Two Sault men were among nine northern Ontario hunters slapped with hefty fines for failing to meet tagging requirements during last year’s moose season.
Brett Millroy and William Millroy of Sault Ste. Marie recently pleaded guilty in a Chapleau court to being party to the offence of failing to attach an invalidated tag to an animal after harvesting it. Each was fined $870.
The court heard that on October 19, 2022, a conservation officer inspected a hunting party on an old logging road off Highway 129 near Chapleau.
Daniel Gabcan of Blind River produced a valid cow/calf moose tag that was not notched at the time of inspection. In fact, there was no mention at all of a moose being shot.
Continuing down the road, the officer discovered a cow moose gutted and covered in brush in one of the logging cuts with no tag attached. Conservation officers attended the scene the next day and found the same hunting party retrieving the moose that was left overnight. The cow moose and tag were seized.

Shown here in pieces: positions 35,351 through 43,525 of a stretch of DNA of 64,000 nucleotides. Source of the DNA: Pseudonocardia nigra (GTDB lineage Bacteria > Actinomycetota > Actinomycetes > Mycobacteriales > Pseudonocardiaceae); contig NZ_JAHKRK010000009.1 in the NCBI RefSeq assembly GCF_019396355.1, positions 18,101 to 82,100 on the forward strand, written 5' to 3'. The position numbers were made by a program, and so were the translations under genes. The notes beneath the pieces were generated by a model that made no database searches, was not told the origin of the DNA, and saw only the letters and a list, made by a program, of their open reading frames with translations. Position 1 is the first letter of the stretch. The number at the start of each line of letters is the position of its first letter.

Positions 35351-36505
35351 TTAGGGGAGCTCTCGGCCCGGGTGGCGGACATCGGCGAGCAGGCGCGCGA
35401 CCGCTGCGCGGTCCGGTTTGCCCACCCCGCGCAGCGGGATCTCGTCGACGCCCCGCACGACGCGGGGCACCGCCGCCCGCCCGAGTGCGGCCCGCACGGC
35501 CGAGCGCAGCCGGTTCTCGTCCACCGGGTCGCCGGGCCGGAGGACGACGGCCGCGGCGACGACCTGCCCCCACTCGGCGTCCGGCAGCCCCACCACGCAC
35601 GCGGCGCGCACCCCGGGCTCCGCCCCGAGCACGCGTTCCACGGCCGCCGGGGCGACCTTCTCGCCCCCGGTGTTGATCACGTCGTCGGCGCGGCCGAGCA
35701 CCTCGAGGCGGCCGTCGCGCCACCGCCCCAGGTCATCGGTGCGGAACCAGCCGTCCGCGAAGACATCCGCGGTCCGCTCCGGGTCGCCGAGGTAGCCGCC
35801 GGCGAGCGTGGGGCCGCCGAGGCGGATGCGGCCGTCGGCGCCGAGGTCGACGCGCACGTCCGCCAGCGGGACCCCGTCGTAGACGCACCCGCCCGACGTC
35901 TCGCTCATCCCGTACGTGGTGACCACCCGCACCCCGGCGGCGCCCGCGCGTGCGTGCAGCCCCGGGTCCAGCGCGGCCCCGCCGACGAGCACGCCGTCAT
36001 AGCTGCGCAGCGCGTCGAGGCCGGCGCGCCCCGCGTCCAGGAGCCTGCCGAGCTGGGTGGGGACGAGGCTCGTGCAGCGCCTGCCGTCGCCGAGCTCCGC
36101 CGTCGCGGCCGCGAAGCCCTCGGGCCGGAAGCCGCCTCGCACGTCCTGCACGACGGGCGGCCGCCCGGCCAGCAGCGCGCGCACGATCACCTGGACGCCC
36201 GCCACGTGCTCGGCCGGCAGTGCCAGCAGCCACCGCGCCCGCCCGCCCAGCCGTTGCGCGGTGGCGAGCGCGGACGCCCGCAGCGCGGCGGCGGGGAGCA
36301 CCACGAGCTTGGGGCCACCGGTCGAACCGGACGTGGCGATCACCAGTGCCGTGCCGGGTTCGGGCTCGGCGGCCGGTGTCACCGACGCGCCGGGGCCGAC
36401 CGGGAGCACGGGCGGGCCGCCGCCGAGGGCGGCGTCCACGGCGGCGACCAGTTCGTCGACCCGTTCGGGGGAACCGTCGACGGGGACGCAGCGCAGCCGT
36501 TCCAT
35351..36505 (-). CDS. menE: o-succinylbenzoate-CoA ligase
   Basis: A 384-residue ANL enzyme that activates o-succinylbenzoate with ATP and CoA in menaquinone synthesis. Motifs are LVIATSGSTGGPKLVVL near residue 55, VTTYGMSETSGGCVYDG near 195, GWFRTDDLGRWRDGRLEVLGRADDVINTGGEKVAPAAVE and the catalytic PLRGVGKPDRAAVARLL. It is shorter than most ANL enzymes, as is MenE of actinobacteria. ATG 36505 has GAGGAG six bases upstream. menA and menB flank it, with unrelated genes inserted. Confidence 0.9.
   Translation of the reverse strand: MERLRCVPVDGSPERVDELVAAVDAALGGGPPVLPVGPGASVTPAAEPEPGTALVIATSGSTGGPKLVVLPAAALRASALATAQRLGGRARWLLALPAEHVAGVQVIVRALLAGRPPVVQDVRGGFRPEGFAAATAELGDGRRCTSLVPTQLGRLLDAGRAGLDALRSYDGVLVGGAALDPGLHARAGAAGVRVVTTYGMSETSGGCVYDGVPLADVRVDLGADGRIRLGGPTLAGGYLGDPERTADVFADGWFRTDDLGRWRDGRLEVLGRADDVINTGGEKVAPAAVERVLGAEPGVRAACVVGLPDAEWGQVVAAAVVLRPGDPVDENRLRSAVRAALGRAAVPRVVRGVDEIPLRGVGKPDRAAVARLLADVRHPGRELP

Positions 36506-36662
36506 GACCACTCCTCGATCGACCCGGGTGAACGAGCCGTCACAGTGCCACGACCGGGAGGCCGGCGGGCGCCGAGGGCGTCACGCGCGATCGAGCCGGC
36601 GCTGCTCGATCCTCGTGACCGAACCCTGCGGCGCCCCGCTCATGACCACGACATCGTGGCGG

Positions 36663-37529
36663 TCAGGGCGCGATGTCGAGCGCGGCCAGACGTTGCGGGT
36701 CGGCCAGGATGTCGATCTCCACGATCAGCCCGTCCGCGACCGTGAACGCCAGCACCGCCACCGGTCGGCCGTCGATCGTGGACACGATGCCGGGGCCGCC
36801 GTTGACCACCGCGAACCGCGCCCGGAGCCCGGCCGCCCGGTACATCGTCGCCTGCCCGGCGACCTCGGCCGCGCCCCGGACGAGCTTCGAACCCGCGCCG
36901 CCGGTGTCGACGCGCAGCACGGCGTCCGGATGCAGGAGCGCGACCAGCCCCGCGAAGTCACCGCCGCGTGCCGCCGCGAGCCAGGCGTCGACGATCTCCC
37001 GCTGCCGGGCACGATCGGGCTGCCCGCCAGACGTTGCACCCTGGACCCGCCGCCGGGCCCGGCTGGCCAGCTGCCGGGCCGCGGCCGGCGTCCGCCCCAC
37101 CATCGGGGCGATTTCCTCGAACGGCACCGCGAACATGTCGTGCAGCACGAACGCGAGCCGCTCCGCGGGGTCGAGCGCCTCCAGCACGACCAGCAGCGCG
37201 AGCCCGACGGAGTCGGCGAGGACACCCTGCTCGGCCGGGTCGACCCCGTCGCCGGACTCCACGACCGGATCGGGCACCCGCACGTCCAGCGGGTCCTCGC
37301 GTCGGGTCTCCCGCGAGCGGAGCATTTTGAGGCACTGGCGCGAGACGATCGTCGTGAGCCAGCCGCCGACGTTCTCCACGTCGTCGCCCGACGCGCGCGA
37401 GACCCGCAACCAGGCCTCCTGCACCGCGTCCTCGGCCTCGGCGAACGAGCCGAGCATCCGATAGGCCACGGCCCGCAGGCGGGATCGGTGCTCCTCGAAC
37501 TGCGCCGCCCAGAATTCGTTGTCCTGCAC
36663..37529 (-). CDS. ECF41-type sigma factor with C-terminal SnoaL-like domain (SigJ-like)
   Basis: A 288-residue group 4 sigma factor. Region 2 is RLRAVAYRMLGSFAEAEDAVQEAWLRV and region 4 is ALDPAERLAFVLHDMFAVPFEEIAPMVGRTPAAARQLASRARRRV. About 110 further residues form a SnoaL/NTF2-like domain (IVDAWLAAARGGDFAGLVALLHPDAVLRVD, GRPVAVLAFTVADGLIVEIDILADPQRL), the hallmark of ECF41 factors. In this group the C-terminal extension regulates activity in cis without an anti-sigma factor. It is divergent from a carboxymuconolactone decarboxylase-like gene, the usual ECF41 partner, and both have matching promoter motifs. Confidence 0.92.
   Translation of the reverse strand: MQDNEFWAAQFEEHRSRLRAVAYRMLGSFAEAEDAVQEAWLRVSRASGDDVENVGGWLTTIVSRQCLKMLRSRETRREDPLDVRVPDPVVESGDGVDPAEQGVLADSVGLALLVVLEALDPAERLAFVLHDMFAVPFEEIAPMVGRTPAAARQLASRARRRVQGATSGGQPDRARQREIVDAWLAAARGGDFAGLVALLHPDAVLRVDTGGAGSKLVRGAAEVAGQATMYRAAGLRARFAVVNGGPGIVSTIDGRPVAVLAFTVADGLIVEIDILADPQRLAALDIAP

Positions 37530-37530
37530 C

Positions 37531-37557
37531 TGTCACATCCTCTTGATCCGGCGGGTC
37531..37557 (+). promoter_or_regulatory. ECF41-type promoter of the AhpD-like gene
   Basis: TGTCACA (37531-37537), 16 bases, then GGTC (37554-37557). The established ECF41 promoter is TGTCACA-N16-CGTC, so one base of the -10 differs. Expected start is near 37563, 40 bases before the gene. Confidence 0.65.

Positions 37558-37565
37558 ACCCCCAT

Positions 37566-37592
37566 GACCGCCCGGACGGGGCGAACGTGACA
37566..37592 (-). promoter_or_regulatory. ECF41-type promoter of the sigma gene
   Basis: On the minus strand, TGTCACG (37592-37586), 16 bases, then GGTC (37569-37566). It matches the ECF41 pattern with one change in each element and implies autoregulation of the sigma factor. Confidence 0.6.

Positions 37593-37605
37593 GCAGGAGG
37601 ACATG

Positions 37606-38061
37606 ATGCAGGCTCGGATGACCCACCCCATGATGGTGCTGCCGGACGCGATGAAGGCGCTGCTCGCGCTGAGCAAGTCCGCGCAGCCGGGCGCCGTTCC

Gabcan pleaded guilty to failing to invalidate a tag immediately after a harvest, failing to attach an invalidated tag to an animal after harvesting it, and unlawfully possessing an animal that was required to have a tag attached to it. He was fined a total of $1,800.
The Millroys were fined for being a party to that offence.
David Phillips, Martin Thistel, and Harry Van Amelsfoort of Blind River, along with James Phillips and Robert Comtois of Sudbury were each fined $870 after pleading guilty to unlawfully possessing an animal that was required to have a tag attached to it.
Marc Dupras of Sudbury also pleaded guilty to unlawfully possessing an animal that was required to have a tag attached. He was fined $500 and is prohibited from possessing an Ontario hunting licence and engaging in any hunting activities for one year.
“The Ontario government is safeguarding moose populations by ensuring hunters follow the hunting regulations,” says a news release issued Friday by the Ministry of Natural Resources and Forestry, announcing the convictions.
Justice of the Peace Wade Cachagee heard the case in the Ontario Court of Justice, Chapleau, on Sept. 21.
Anyone can report a natural resource problem or provide information about an unsolved case by calling the ministry TIPS line toll free at 1-877-847-7667, or Crime Stoppers anonymously at 1-800-222-TIPS.
More information about unsolved cases can be found HERE.